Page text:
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Hurricane Charley Forges TEAM Punta Gorda

In a matter of hours August 13th, 2004, Hurricane Charley demolished historic downtown Punta Gorda. Quaint brick shops collapsed. Glass office buildings were blown out. Thousands of mobile homes disintegrated pounded by the 150 mph winds.

The next day, Wally Satar used a tow truck to pull apart twisted steel, engine blocks and welding tanks at his brother’s Mystic Gas Station. He was trying to salvage tools and anything that didn’t blow away.

The only thing left standing  was one wall and a white car perched atop the hydraulic lift.

“That’s the only thing staying up. Everything else is gone,” Satar said survey the mangled gas pumps. “This building was built about 40 years ago, a steel building, a very strong building. And look at it now, there’s nothing left. Everything is gone.”

The gas station was never rebuilt. Now on that spot is the Four Points Hotel by Sheraton hotel on North Highway 41 just before the bridge over Charlotte Harbor

Ten years later, there’s the sound of growth in downtown Punta Gorda.

Chris Evans is overseeing remodeling at the Turtle Club, inside one of the few remaining historic brick buildings on Marion Avenue the core of downtown.

“The business has been closed about six years, but it’s going to reopen in October,” Evans said. “It’s basically American seafood. We’re going to do outdoor dining. We also have a claw bar, craft beer on tap, live entertainment.

His childhood friend, Mark Figueredo said the restaurant is symbolic of the community’s spirit just like the historic River City Grille next door.

“It’s not just this restaurant but like a second renaissance in downtown Punta Gorda,” Figueredo said.

The first renaissance was started by the category 4 Hurricane Charley that flattened much of downtown..

“You had Hurricane Charley and lots of homes got rebuilt but then you had ‘hurricane economy’ that came and we had a massive downfall and it’s almost like we can do that again,” Figueredo said.

Part of his excitement comes because of TEAM Punta Gorda, the non-profit community group that formed after Charley. Figueredo and his friend Evans both got involved.

“It was the first time a community-led grassroots organization came together and decided this is who we are, this is our vision,” Evans said.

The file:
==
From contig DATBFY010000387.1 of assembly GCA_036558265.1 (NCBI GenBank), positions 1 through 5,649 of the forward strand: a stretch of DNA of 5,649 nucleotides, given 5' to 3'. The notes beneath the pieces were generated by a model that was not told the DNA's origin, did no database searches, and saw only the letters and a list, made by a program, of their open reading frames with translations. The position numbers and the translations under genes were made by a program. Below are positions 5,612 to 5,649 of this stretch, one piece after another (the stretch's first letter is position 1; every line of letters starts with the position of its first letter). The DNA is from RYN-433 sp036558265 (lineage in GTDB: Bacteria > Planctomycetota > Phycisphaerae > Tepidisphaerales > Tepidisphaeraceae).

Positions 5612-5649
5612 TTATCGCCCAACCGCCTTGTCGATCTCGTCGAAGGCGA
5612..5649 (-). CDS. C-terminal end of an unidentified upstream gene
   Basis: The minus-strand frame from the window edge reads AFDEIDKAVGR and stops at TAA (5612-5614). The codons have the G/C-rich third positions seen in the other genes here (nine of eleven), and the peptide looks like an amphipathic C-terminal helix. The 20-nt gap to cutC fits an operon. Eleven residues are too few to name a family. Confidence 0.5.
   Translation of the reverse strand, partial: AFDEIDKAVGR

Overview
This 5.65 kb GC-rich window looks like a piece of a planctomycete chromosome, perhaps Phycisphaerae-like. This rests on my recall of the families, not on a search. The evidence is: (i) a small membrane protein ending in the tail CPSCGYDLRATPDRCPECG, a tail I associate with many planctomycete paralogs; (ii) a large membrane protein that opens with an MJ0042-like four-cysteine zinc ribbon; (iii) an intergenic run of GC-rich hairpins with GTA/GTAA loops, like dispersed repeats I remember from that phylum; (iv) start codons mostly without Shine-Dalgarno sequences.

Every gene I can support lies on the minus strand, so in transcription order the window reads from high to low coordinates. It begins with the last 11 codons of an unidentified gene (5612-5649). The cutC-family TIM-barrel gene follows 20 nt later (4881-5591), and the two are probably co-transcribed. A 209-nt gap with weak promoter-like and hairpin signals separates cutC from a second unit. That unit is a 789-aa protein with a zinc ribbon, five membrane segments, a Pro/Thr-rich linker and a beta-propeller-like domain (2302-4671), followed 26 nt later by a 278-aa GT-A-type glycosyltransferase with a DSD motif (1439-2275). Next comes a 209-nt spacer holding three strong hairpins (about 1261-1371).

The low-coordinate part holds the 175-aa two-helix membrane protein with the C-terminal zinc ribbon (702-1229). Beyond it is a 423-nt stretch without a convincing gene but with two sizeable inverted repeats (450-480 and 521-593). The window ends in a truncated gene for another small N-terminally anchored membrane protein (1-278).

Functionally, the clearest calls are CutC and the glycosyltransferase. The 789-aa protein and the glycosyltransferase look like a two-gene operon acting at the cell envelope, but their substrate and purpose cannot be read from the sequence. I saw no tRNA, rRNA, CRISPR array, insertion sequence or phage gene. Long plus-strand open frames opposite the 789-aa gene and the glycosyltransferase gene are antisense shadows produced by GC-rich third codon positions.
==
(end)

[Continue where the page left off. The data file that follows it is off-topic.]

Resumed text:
Nancy Prafke and her husband were home shopping in the historic community in 2004 when Hurricane Charley was churning in the Gulf. Not wanting to get caught in the evacuation traffic, they left for their Colorado home three days before the storm moved ashore.

Despite the devastation, they moved to Punta Gorda about six months after Charley.

Prafke volunteered for TEAM Punta Gorda and served as CEO for several years until she resigned in 2013 to run for city council. She won.

“A lot of the people who got involved were people who transplanted here and there was a lot some skepticism,” Prafke said. “But the citizens came together and said we can make our community better, we know we can do this and the government was so embroiled in basic services and cleaning up.”

So, the non-profit organization, raised more than $250,000 in about eight  weeks and hired a city planner, Jaime Correa from the University of Miami. She said initially he did not want to take the project because it brought back bad memories of Hurricane Andrew.

“Residents drove over and made a special appeal and he came and saw and said I have to do it,” Prafke said.

Correa and a group of architects met with citizens of Punta Gorda for a week in the only community space still standing, Sacred Heart Catholic Church. By the summer of 2005, less than a year later, TEAM Punta Gorda unveiled a city master plan and gave it to the city and county.

She said initially the organization and their plan received a cold reception from city and county officials. But over time a trust relationship evolved with the city.

“I knew that we had arrived when I started getting phone calls that said do you think that TEAM Punta Gorda could do this or do that,” Prafke said. “That felt really good that our city government had the confidence in us.”

She says it took a couple of years to see visible signs of progress, but at the five year mark, there were few outward signs of the disaster.

“That’s the lesson that FEMA learned was getting the community involved will speed up the pace of the recovery dramatically. It did here,” Prafke said.

And Team Punta Gorda did not stop with the master plan. It has helped with projects like the walkway along Charlotte Harbor and a free bicycle lending program.

And TEAM Punta Gorda’s mission is ongoing to make the city a better place to live, work and play, Prafke said.

“People have asked me when it was the anniversary of Charley in years past, ‘How will you know when you’re done?’” Prafke said. “There won’t be an end. We’ll always be wanting something different and new and we’ll think of new ideas.”

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